It was a good day when I got the new Filter CD in the mail. I was on my way to cover a fashion event and had a long drive ahead. Thankfully, this arrived right on time so I had something good to listen to. I had previewed the first single “The Inevitable Relapse” months ago and knew immediately that this album was going to be good. A few weeks later I received the link to steam The Trouble With Angels but, unfortunately, I got interrupted a million times so I never had a chance to listen to the album in its entirety. Plus, you really can’t get a good feel for an album from crappy computer speakers. You need to experience it in full blown stereo, which was another reason why I was thrilled to have the physical recording.
I am a Filter fan but I’ll admit the last two albums weren’t up to par. However, I am happy to report that Filter is back with a vengeance, and The Trouble With Angels does not disappoint. It’s a return to form. A return to the band’s roots. A return to the gritty industrial tinged sound that fans fell in love with the minute the thundering bass line of “Hey Man Nice Shot” hit the airwaves. In short, Angeles takes the heavy aggressiveness of ‘Short Bus’ and meshes it with ‘Title of Record’s’ big choruses.
Filter’s fifth release takes the listener on an intense creative journey, and Richard Patrick wastes no time getting down to business with the lead track “The Inevitable Relapse”. The song explodes with a raw energy and gets the record off to a solid start. The huge grooves, menacing riffs, and industrial undertones of “Drug Boy” are a great follow up. Hot on its heels is “Absentee Father” – a track that boasts a pulverizing infectious beat and a unique, abstract guitar solo. By now it’s quite obvious that the band is dedicated to taking it to the next level.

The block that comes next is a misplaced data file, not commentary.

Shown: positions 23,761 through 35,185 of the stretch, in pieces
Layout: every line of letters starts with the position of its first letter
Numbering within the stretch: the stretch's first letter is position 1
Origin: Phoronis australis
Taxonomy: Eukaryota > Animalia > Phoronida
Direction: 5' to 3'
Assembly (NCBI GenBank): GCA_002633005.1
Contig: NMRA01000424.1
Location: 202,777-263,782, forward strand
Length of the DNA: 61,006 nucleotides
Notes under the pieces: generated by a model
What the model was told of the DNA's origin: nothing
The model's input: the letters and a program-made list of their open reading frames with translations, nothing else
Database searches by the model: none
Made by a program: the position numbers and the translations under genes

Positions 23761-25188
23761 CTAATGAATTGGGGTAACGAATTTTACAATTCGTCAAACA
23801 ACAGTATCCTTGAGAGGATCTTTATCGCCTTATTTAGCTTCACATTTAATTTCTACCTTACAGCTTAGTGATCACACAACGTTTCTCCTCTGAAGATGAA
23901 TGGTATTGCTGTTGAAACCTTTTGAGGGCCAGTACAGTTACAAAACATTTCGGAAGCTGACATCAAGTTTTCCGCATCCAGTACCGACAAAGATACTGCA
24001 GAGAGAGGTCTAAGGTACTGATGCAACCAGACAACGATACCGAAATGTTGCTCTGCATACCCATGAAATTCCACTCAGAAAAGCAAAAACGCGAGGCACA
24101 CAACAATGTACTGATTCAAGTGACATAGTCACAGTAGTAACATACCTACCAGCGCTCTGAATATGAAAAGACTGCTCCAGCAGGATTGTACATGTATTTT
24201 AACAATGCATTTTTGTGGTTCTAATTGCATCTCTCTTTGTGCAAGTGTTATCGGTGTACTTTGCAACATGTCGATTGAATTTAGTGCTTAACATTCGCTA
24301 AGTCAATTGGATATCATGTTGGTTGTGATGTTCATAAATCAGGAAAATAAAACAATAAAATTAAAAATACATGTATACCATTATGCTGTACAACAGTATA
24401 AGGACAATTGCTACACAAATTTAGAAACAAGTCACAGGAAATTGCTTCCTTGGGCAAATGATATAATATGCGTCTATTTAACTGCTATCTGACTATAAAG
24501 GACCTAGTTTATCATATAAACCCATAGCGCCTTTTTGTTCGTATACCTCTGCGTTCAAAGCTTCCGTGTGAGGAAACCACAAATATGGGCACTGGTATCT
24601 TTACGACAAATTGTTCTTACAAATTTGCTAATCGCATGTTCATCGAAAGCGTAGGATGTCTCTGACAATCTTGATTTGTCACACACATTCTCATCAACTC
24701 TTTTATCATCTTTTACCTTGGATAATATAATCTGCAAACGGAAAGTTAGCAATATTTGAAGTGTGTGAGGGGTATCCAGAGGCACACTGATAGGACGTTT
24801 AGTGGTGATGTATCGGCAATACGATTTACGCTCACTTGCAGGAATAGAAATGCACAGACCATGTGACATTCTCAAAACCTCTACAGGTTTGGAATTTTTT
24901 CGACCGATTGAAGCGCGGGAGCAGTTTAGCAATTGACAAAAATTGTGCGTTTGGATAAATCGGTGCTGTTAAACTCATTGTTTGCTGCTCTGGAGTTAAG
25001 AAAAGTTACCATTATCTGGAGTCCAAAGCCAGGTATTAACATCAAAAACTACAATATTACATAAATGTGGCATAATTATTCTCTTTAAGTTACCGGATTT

The rest of the tracks bring things down a notch as the raw riffs, heavy grooves, and aggressive vocals are paired with infectious melodies, tight arrangements, and a polished production. The lyrics are more personal as Patrick tackles his demons and unveils suppressed memories. “No Re-entry” is a mellow, emotionally driven tune that gets its edge from Patrick’s high end rasp. “No Love” pulsates with tribal drums while scolding riffs mesh with textured sounds and “Catch a Falling Knife” centers around abrasive drums and pillaging riffs. The disc ends on a somber note with “Fades Like a Photograph (Dead Angel);” while not mighty in sound it is a powerful closer. The Trouble With Angels is a majestic hard rockin’ album that delivers on all accounts. The songs resonate with you long after the record is over.